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RE: Issue #1 proposed resolution

From: Savas Parastatidis <Savas.Parastatidis@newcastle.ac.uk>
Date: Thu, 20 Jan 2005 20:25:24 -0000
Message-ID: <37E80E80B681A24B8F768D607373CA8001AAFCF4@largo.campus.ncl.ac.uk>
To: "Rich Salz" <rsalz@datapower.com>, "Mark Baker" <distobj@acm.org>
Cc: "Tom Rutt" <tom@coastin.com>, <public-ws-addressing@w3.org>

> 
> > Can you explain where this high price comes from?
> 
> Signing them?
> 

In addition to the cost of signing EPRs, I would also add the cost of
generating EPRs that include domain-specific information inside them. I
don't have a problem with assigning a logical URI/URN to each resource
(e.g. urn:myenterprise:edgeserver:1) but creating and giving away EPRs
that encode application-logic-specific information, which is subject to
change, then we are asking for trouble:

<epr>
  <address>http://myenterprise.com/management</address>
  <refparams>
    <id>uuid:bla-bla-bla-bla</id>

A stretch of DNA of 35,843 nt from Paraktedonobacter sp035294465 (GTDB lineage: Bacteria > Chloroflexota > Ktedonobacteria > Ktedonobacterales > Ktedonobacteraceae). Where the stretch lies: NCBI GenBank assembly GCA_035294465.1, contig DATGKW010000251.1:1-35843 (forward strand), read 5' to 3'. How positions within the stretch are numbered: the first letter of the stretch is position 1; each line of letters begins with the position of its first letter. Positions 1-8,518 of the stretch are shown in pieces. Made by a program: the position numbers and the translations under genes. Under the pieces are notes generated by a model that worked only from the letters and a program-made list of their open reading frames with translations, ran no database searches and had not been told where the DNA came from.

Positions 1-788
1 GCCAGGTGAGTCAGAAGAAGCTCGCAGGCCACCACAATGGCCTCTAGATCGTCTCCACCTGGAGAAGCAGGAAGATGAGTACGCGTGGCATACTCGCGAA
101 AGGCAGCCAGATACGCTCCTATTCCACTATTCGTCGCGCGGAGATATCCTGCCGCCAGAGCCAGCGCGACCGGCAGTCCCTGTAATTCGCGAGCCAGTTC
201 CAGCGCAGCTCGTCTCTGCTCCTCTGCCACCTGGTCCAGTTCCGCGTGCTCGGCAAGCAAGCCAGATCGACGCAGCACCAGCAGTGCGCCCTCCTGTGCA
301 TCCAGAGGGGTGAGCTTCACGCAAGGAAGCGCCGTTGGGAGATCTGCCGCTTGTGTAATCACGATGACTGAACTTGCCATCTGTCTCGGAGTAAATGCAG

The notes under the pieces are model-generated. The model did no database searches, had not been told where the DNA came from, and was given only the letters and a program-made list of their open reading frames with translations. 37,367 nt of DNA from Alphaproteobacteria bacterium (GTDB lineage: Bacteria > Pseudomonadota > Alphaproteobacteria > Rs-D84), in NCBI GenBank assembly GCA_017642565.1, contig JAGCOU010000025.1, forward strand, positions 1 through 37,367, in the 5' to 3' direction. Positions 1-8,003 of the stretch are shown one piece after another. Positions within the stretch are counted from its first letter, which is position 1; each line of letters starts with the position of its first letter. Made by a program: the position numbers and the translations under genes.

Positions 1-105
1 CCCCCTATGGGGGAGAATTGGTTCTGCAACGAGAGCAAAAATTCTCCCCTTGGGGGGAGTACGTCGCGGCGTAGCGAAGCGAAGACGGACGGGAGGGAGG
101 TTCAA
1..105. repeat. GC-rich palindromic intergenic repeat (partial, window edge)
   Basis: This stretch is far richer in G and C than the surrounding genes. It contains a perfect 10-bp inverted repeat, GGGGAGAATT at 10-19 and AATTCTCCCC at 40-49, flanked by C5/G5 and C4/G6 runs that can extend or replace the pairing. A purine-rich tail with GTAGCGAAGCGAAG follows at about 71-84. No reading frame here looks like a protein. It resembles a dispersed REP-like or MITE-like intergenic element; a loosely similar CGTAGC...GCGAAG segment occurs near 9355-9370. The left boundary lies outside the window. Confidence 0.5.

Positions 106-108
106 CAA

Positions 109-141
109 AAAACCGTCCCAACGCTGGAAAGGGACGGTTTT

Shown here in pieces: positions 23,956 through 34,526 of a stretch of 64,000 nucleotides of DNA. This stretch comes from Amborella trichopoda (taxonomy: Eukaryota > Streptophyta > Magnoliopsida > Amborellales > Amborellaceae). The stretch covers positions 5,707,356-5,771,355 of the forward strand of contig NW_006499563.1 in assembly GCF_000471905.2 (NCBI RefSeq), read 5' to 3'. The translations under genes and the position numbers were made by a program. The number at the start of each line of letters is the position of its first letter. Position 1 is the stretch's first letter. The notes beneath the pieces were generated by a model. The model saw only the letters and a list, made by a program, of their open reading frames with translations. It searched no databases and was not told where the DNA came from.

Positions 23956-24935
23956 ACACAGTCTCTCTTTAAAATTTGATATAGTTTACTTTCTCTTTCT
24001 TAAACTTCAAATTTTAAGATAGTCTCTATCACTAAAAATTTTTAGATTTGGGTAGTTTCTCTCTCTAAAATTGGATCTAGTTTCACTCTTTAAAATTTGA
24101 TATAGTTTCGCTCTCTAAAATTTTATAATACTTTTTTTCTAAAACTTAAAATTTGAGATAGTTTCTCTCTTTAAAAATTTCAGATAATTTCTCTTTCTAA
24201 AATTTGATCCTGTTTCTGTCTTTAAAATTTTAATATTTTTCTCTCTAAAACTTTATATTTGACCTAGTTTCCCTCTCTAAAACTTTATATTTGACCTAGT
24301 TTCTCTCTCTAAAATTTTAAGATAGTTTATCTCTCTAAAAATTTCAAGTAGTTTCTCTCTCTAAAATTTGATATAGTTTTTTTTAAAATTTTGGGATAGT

<room>1</room>
    <rack>2</rack>
    <shelf>3</shelf>
    <on-power-socket>10</on-power-socket>
    <facing-the-wall>true</facing-the-wall>
  </refparams>
</epr>

This is the kind of intended use for RefParams that the example in this
thread suggested. Since RefParams are opaque, the consumer of this EPR
cannot reason about the semantics of the included content. Hence, the
entire EPR is treated as an opaque reference. As soon as I turn the edge
server to face away from the wall, this EPR gets invalidated.

It would have been much better if we had an epr that only encapsulates
the address of the service (and any other pointers to metadata) while
the domain specific data is made visible to the consumer explicitly and
independently of the referencing mechanism. A domain-specific protocol
can handle the semantics of trying to refer to information that has
changed.

Regards,
.savas.
Received on Thursday, 20 January 2005 20:26:09 GMT

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